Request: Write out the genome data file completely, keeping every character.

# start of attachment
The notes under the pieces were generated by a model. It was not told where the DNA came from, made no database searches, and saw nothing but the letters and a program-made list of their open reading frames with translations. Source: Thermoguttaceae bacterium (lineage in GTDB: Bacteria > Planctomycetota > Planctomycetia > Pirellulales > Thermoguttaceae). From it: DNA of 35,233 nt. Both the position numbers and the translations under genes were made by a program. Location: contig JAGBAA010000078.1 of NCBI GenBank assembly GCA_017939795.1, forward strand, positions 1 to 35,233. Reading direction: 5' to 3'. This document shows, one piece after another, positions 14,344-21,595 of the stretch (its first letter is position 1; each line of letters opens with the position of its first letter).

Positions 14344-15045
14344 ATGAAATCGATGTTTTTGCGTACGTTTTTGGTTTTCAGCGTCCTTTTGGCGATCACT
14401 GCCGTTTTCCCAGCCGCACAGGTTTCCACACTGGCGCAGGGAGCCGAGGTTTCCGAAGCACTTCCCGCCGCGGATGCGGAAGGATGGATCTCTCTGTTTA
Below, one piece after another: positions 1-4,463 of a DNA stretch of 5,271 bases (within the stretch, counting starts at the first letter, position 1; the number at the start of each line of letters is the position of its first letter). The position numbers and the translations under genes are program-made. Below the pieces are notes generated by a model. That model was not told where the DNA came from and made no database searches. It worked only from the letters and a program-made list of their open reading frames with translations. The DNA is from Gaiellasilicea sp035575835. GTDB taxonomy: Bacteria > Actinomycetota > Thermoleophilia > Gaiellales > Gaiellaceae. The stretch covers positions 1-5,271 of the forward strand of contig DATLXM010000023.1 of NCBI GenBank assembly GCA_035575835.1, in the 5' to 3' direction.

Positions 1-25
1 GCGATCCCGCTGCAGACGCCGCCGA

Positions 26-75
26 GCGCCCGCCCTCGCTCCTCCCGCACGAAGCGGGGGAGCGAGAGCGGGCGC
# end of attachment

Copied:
The notes under the pieces were generated by a model. It was not told where the DNA came from, made no database searches, and saw nothing but the letters and a program-made list of their open reading frames with translations. Source: Thermoguttaceae bacterium (lineage in GTDB: Bacteria > Planctomycetota > Planctomycetia > Pirellulales > Thermoguttaceae). From it: DNA of 35,233 nt. Both the position numbers and the translations under genes were made by a program. Location: contig JAGBAA010000078.1 of NCBI GenBank assembly GCA_017939795.1, forward strand, positions 1 to 35,233. Reading direction: 5' to 3'. This document shows, one piece after another, positions 14,344-21,595 of the stretch (its first letter is position 1; each line of letters opens with the position of its first letter).

Positions 14344-15045
14344 ATGAAATCGATGTTTTTGCGTACGTTTTTGGTTTTCAGCGTCCTTTTGGCGATCACT
14401 GCCGTTTTCCCAGCCGCACAGGTTTCCACACTGGCGCAGGGAGCCGAGGTTTCCGAAGCACTTCCCGCCGCGGATGCGGAAGGATGGATCTCTCTGTTTA
Below, one piece after another: positions 1-4,463 of a DNA stretch of 5,271 bases (within the stretch, counting starts at the first letter, position 1; the number at the start of each line of letters is the position of its first letter). The position numbers and the translations under genes are program-made. Below the pieces are notes generated by a model. That model was not told where the DNA came from and made no database searches. It worked only from the letters and a program-made list of their open reading frames with translations. The DNA is from Gaiellasilicea sp035575835. GTDB taxonomy: Bacteria > Actinomycetota > Thermoleophilia > Gaiellales > Gaiellaceae. The stretch covers positions 1-5,271 of the forward strand of contig DATLXM010000023.1 of NCBI GenBank assembly GCA_035575835.1, in the 5' to 3' direction.

Positions 1-25
1 GCGATCCCGCTGCAGACGCCGCCGA

Positions 26-75
26 GCGCCCGCCCTCGCTCCTCCCGCACGAAGCGGGGGAGCGAGAGCGGGCGC